We know the answer is obvious to most of you, but nevertheless, a lot of people ask this question. The difference between avocado and guacamole is the first item is a fruit, and the second item is a dip using that fruit. Hear us out: We’ve got some intel that more of you might not know, such as the types of avocado, their best uses, and all the crazy things you can do with avocado and guacamole. And that craze of smearing or fanning out avocado on toast all pretty and Instagram-my? Yeah, that trend has played a big part in the renewed passion for this creamy, buttery, rich fruit.
An avocado is botanically a large berry with a single seed. Its rise in popularity the last few years stems from other trends: California cuisine, health and wellness, good fats, and Mexican cuisine. While there are many varieties, there are two main categories of avocado.
Hass avocados from California comprise most of the avocados in the United States. Their rich, nutty flavor and buttery, high-fat flesh, make it a classic West Coast variety and a favorite worldwide. The leathery, pebbled skin turns from green toward black as it ripens. These avocados are great for almost all culinary purposes, but especially mashed up in guacamole and toast, and used in baking.
Florida-grown avocados (Hall, Lulu, and Choquette), are marketed as the less oily, lower-fat version, which one company calls “SlimCados.” The fruit tastes milder and is much larger and heavier than a Hass. The skin is smooth and greener too, staying green when ripe. The low-fat, firmer flesh means the Florida avocado can maintain its shape for slicing and dicing in salads and salsas.
When it comes to guacamole, there are just as many ways to make this avocado-based dip as there are to craft a turkey sandwich. Purists will cry you don’t need anything more than avocado, salt, and maybe a little squirt of lime juice. Besides contributing an acidic brightness to balance out the rich buttery avocado, lime (or lemon) juice can keep the avocado flesh from browning — which it does, fast. Here’s another way to prevent an avocado from browning and here’s how to ripen an avocado.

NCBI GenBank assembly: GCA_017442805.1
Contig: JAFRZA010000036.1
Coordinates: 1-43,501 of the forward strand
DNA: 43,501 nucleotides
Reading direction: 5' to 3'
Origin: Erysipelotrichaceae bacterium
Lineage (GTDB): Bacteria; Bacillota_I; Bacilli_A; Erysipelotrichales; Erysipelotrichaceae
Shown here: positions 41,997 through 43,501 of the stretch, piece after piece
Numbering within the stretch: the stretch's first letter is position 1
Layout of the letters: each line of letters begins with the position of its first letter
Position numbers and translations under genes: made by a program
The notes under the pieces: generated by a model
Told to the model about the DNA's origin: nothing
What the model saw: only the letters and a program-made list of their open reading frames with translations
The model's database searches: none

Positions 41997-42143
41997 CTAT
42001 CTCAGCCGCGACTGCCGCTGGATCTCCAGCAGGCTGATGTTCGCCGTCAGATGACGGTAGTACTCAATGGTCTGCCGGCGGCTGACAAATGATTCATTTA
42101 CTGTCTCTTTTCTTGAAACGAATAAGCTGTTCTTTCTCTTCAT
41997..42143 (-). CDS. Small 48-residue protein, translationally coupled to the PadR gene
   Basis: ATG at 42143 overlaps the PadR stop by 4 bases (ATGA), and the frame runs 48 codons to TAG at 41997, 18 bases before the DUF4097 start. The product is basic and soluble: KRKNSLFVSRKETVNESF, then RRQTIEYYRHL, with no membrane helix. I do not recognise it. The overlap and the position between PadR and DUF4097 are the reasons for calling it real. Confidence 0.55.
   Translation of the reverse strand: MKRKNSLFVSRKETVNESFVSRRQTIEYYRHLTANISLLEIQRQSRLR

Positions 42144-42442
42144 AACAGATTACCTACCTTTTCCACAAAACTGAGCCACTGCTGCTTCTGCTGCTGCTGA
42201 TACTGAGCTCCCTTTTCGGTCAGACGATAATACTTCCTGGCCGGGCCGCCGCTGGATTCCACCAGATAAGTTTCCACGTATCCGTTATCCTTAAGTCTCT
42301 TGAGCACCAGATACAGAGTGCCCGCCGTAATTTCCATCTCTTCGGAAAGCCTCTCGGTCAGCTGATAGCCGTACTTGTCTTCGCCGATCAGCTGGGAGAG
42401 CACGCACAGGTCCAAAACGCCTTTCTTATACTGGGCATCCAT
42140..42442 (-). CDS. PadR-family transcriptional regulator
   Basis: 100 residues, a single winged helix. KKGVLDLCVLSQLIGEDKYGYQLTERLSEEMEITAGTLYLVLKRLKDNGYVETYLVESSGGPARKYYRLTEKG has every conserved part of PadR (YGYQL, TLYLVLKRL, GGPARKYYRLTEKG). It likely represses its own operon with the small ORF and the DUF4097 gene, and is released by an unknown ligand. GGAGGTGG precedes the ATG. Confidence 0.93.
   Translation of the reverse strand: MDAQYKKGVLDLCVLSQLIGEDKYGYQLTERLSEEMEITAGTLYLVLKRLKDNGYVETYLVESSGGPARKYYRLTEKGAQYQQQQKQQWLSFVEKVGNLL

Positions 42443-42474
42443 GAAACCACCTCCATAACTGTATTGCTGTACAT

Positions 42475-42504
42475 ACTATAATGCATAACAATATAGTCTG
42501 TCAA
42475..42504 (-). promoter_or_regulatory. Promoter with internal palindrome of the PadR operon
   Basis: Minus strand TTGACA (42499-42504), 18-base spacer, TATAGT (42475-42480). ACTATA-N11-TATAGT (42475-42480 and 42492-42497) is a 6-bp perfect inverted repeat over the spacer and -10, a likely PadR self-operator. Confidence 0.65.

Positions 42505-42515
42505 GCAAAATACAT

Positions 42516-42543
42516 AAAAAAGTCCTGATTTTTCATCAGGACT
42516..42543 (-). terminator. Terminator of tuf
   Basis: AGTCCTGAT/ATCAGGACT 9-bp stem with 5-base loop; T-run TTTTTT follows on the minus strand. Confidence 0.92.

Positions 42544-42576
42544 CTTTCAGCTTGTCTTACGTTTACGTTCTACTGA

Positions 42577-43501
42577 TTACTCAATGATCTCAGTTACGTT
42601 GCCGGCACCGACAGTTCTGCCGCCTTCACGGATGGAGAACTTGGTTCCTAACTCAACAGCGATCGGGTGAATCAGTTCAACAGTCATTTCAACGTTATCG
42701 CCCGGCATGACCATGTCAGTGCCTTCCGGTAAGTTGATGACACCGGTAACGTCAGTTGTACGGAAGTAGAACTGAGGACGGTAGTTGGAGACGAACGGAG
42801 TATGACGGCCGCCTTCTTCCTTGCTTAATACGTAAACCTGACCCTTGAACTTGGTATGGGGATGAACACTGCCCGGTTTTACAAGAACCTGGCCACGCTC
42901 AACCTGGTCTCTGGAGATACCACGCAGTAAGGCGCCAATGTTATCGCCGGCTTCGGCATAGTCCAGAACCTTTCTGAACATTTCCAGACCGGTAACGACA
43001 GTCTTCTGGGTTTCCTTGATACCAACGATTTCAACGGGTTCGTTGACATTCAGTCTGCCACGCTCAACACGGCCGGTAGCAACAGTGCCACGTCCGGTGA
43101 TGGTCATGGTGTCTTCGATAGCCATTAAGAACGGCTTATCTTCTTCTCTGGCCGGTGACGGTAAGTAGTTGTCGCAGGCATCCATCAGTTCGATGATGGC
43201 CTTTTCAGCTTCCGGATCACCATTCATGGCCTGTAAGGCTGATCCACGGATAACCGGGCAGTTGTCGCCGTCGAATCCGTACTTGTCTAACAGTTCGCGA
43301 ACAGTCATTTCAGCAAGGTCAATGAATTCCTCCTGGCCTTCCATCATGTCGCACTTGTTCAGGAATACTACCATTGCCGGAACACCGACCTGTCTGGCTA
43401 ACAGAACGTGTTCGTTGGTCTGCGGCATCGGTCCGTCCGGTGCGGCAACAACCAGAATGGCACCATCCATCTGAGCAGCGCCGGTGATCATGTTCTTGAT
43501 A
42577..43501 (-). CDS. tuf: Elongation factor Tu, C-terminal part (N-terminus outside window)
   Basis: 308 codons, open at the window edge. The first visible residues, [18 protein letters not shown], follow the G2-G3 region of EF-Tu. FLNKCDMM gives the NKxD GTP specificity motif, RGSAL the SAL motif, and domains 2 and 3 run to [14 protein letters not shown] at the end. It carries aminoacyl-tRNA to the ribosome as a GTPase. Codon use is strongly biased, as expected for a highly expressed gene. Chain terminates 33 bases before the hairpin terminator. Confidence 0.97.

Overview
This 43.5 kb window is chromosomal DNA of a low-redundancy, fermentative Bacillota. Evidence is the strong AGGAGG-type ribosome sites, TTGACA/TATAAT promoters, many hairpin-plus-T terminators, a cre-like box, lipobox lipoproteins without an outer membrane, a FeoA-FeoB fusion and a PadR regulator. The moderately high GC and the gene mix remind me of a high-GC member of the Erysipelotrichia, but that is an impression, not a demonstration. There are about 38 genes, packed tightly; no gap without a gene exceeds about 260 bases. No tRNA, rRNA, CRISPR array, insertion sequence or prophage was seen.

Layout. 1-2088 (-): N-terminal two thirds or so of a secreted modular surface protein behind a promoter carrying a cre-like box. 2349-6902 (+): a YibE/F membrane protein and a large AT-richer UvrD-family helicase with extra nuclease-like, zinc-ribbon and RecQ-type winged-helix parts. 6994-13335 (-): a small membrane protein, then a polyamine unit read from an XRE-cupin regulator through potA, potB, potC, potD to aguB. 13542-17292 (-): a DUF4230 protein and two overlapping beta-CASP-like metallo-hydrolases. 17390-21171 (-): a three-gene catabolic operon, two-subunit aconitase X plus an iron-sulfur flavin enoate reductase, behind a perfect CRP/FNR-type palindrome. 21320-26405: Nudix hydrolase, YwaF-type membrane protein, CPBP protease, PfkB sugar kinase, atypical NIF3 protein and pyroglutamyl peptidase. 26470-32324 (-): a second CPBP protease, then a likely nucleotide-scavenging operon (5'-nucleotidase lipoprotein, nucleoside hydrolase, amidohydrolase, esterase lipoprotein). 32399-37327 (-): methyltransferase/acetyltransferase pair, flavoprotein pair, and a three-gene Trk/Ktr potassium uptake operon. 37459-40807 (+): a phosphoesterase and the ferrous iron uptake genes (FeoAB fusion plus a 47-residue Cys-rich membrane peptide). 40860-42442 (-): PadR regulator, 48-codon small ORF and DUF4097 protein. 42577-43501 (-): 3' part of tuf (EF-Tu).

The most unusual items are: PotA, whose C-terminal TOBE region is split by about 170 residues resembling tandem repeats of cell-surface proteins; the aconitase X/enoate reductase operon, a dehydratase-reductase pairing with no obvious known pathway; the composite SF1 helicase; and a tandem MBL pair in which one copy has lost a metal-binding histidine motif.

People who like to play with the classic inject all sorts of extra ingredients, such as jalapeños, onions, garlic, tomatoes, and cilantro. Adding peas has been a contentious twist, however. Be warned. The most important factor in all guacamole is the fruit’s ripeness. You want the avocado to be perfectly ripe, which means basically black on the outside and giving just a bit when you grasp it. If the avocado is too hard, you won’t get the same buttery, creamy flavor and texture.
Serve your guacamole with tortilla chips or crackers, or if you want to be all hipster about it, as a topping on toast. Guac adds a fatty silk texture to burgers, sandwiches filled with turkey or chicken, and in all sorts of tacos, and other Tex-Mex favorites.
We picked a few favorites out of our dozens of recipes with avocado and guacamole specifically.
1. Grilled Shrimp Tacos with Avocado-Corn Salsa
You can use a slightly less ripe avocado with this recipe because you want the cubes to hold their shape. If you can’t grill the shrimp because it’s too wintry outside or you don’t have a grill, just sauté the spiced shrimp and follow the rest of the recipe. No problem. This is a fresh way to have tacos, filled with spice and creaminess. Get our Grilled Shrimp Tacos with Avocado-Corn Salsa recipe.
Use perfectly ripe and soft avocado any time you’re going to mash it, like in guacamole. This recipe doesn’t tweak the traditional dip too much, adding Roma tomatoes, scallions, and serrano chiles. You’ll have about six cups when all’s said and done — enough for a party. Get our Guacamole recipe.
3. Fennel, Avocado, and Mint Salad
This is not your typical avocado-laden Cobb salad. There’s a pistachio-caper vinaigrette, first off. Then there are sun-dried tomatoes, fresh mint, and fennel. Of course, you’ve got the avocado in there too. Get our Fennel, Avocado, and Mint Salad recipe.
4. Bacon and Tomato Guacamole
Definitely less traditional, this rendition calls for bacon, white onion, tomato, cilantro, and chipotles in adobo sauce. Use Hass avocados. Get our Bacon and Tomato Guacamole recipe.
5. Avocado Crema
It’s not guacamole, but it’s close. The main difference? Sour cream. This makes a good sauce on spicy shrimp, on black bean cakes, and on eggs in breakfast burritos. You can use it as a dip too. Get our Avocado Crema recipe.
6. Guacamole Turkey Burgers
With the dark-meat ground turkey and rich guacamole, this is anything but a bland, dry healthy substitute for a beef burger. Try it. You’ll see. Get our Guacamole Turkey Burgers recipe.
7. Dark Chocolate Avocado Mousse with Coconut Cream
Saving dessert for last, delve into this dark chocolate dream. It’s pretty healthy compared to regular chocolate mousse, with the cacao and lower sugar content. It’s vegan too. Get our Dark Chocolate Avocado Mousse with Coconut Cream recipe.
— All Images: Chowhound.